• Luke Vibert, musician (aka Wagon Christ, Plug, Amen Andrews, Kerrier District)

Fictional residents[]

  • Richard Bolitho — a fictional Royal Navy officer who was the main character in a series of books set in the late 18th and early 19th centuries. The books were written by Douglas Reeman (using the pseudonym "Alexander Kent").
  • Ned, Perry and Madge - characters in the Winston Graham book The Forgotten Story published in 1945.
  • The Walkers, John, Susan, Titty and Roger, from Arthur Ransome's Swallows and Amazons lived in Falmouth when young, and learned to sail in the harbour there.
  • Falmouth Falcons: Falmouth is the home of a professional Quidditch team operating within the fictional Harry Potter universe. The Falmouth Falcons are one of only thirteen Quidditch teams that have been playing in the professional Quidditch League of Britain and Ireland that was established in 1674. The team players wear dark-grey and white robes emblazoned with a falcon-head across the chest. Known for playing rough, their motto is “Let us win, but if we cannot win, lets us break a few heads”.[14]



See also[]

  • List of topics related to Cornwall
  • All Saints' Church, Falmouth
  • St. Michael and All Angels Church, Penwerris
  • Cornish and Breton twin towns


  1. ^ Ordnance Survey: Landranger map sheet 204 Truro & Falmouth ISBN 9780319231494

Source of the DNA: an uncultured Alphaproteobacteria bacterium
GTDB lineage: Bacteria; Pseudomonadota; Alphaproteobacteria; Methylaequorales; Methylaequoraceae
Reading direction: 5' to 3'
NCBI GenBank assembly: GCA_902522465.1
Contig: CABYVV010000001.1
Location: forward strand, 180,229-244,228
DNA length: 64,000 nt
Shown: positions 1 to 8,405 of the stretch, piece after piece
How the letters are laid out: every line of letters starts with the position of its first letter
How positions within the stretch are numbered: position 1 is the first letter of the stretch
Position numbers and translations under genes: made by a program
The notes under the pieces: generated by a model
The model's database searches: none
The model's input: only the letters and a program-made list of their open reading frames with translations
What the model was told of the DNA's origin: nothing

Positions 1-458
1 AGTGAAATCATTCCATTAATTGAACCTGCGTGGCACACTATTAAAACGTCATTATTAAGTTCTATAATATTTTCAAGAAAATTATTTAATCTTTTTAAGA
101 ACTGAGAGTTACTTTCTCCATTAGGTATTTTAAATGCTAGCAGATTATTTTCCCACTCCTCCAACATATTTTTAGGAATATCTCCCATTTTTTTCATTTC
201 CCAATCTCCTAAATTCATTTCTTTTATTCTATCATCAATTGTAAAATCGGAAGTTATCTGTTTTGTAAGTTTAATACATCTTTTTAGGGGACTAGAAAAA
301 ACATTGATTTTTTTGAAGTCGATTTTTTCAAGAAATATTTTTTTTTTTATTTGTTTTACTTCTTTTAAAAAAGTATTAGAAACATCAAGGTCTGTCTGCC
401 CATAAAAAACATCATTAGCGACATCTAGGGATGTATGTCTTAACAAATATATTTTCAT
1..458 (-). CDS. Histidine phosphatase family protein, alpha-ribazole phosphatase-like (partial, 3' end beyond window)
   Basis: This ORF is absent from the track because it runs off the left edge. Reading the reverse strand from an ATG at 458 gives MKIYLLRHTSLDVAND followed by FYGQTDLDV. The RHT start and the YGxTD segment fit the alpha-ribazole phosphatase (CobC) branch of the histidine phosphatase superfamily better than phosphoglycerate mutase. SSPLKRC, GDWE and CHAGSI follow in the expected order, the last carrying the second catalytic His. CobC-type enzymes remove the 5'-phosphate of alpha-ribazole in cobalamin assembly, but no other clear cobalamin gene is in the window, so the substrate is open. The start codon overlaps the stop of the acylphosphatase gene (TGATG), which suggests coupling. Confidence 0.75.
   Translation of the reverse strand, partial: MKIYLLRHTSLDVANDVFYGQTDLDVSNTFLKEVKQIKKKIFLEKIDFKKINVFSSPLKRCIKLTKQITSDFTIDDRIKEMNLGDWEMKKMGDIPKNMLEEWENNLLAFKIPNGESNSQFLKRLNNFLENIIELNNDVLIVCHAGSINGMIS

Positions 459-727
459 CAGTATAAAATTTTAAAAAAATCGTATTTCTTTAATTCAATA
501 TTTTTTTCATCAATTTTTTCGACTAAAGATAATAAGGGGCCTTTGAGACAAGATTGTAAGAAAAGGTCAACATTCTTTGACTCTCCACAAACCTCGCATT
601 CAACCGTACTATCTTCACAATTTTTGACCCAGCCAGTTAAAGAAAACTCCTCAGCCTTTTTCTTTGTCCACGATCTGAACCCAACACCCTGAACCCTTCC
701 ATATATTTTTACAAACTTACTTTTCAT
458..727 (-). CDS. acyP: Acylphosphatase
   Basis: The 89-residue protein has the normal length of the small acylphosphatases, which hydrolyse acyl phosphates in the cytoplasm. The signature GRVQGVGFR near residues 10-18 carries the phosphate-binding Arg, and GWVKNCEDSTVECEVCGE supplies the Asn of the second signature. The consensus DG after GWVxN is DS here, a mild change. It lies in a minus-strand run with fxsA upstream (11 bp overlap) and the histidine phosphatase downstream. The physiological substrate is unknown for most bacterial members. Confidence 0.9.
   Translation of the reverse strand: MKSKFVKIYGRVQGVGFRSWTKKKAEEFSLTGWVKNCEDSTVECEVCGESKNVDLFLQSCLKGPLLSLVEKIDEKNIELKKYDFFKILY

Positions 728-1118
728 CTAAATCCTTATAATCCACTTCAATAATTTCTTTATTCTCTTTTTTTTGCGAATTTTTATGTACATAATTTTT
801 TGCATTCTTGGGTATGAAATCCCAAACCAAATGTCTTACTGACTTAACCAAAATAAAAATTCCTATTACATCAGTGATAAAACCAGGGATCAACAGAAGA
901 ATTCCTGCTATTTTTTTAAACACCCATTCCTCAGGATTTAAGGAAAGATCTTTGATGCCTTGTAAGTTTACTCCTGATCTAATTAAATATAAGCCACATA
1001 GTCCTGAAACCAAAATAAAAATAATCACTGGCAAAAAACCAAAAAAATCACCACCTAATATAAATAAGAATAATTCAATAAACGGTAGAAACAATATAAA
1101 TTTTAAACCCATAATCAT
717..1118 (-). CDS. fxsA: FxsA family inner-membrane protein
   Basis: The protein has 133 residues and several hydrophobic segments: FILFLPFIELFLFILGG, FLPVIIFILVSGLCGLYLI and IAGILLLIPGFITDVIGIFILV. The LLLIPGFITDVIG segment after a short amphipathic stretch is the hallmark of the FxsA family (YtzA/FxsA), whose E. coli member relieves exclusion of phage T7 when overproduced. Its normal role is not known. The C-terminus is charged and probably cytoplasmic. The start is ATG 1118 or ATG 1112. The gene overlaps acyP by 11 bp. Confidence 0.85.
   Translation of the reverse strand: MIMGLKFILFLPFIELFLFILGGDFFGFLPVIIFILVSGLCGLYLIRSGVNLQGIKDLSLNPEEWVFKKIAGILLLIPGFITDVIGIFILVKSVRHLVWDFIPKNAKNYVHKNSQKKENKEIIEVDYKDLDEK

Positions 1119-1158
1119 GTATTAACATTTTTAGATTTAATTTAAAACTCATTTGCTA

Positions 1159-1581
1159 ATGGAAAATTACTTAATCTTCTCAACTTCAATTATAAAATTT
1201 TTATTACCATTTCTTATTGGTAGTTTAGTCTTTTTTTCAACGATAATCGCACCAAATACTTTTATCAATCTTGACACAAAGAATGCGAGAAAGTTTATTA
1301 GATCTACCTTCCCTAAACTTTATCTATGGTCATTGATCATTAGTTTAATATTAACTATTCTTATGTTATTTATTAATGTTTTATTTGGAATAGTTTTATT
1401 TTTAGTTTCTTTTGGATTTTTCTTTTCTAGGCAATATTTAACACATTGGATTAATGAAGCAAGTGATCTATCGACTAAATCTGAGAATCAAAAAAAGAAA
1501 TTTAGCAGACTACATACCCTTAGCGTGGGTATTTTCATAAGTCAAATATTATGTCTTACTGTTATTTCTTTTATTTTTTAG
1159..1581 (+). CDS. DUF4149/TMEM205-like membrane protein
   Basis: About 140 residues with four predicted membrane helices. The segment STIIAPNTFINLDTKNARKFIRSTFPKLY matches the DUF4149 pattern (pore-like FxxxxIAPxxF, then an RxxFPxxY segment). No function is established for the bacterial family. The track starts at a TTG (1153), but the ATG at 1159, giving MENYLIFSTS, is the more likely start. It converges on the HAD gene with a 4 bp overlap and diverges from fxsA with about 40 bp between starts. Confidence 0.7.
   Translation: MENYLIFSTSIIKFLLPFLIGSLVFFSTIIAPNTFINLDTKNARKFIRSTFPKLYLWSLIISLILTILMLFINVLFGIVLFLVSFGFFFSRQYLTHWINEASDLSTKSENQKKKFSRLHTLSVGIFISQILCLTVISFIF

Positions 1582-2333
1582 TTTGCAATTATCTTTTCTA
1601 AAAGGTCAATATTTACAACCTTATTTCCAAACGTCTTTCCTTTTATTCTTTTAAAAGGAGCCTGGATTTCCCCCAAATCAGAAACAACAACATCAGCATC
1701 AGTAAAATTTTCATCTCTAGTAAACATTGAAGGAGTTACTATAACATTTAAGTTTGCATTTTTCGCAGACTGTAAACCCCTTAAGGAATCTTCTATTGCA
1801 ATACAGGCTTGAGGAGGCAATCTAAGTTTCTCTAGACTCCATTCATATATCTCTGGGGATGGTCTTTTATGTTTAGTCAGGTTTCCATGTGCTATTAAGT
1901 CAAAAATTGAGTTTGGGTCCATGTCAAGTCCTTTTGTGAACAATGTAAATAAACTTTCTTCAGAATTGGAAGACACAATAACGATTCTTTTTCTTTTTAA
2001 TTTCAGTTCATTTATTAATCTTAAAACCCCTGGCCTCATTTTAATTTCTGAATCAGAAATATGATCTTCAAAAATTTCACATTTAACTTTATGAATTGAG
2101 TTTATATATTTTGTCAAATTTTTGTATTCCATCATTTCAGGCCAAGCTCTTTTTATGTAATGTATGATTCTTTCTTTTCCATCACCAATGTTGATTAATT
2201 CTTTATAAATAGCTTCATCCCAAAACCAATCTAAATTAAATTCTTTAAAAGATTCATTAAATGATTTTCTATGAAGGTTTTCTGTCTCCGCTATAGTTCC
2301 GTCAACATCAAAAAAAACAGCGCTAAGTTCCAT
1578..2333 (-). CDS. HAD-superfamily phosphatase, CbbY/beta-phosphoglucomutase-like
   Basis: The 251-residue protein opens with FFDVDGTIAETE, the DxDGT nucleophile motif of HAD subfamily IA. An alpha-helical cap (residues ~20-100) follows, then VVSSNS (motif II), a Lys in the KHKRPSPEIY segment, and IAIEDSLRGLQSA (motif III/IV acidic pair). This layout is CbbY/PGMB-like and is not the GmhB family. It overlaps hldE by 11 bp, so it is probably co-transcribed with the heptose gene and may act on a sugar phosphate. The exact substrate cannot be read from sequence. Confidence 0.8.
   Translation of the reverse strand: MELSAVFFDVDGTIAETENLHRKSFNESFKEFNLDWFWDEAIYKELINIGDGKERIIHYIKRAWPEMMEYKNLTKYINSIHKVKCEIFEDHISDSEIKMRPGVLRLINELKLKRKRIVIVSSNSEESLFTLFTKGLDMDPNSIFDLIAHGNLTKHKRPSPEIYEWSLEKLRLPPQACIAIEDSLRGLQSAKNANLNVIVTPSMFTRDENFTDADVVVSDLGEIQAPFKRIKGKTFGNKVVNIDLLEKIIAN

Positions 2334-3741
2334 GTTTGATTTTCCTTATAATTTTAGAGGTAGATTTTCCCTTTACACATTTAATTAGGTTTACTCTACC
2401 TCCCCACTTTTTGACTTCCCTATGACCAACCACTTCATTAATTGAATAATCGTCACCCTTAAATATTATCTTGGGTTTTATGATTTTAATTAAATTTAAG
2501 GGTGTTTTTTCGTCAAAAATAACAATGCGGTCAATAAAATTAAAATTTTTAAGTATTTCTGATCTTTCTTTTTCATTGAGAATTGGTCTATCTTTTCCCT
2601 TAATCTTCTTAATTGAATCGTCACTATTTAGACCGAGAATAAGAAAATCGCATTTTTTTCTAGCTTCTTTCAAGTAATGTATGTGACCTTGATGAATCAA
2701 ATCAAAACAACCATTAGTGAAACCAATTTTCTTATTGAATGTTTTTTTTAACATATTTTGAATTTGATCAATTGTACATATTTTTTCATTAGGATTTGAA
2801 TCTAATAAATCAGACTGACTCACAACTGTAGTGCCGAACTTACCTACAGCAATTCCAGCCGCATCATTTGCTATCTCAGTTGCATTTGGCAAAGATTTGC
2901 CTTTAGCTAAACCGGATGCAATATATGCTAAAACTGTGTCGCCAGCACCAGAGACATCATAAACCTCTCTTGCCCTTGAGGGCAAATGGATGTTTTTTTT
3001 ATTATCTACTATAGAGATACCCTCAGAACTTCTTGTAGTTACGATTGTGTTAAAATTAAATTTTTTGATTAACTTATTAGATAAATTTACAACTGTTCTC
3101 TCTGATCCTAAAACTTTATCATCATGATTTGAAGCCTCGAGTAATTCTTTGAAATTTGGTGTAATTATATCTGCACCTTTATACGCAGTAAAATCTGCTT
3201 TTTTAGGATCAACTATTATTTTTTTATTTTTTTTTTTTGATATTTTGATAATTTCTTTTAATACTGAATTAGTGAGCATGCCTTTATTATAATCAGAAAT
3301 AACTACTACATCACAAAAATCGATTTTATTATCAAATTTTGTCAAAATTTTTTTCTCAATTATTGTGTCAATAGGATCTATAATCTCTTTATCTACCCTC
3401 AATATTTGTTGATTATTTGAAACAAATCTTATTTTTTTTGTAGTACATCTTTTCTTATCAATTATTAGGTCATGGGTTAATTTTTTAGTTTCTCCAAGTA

2. ^ "Key Statistics for urban areas in England and Wales" (PDF). National Office of Statistics. 2004. Retrieved 2008-01-13. 
  3. ^ "About Falmouth". Falmouth Town Council. Retrieved 2009-06-03. 
  4. ^ "Falmouth Town". GenUKi. Retrieved 2008-07-14. 
  5. ^ "Falmouth 1837". Old Towns of England. Retrieved 2007-05-25. 
  6. ^ Guide to the Parish Church (No date, after 1997)
  7. ^ FitzRoy, Robert (1839). Narrative of the surveying voyages of His Majesty's Ships Adventure and Beagle between the years 1826 and 1836, describing their examination of the southern shores of South America, and the Beagle's circumnavigation of the globe. Appendix to Volume II. London: Henry Colburn. .
  8. ^ Keynes, R. D. (2001). Charles Darwin's Beagle diary. Cambridge University Press. pp. 447. 
  9. ^ The Times Saturday, Jun 29, 1839; pg. 6: The Gold-Dust Robbery
  10. ^ "Falmouth Docks". Falmouth Packet Archives 1688-1850. Retrieved 2008-07-14. 
  11. ^ "Falmouth International Maritime Initiative". Long/Kentish Practice. Retrieved 2008-07-14. 
  12. ^ "Stephen Charles "Charles" Hartley". Retrieved 2009-06-25. 
  13. ^ "Rosina Buckman". Our region - Manawatu. Retrieved 2009-06-25. 
  14. ^ Whisp, Kennilworthy (2001). Quidditch Through the Ages. WhizzHard Books. pp. 31–46. ISBN 1551924544.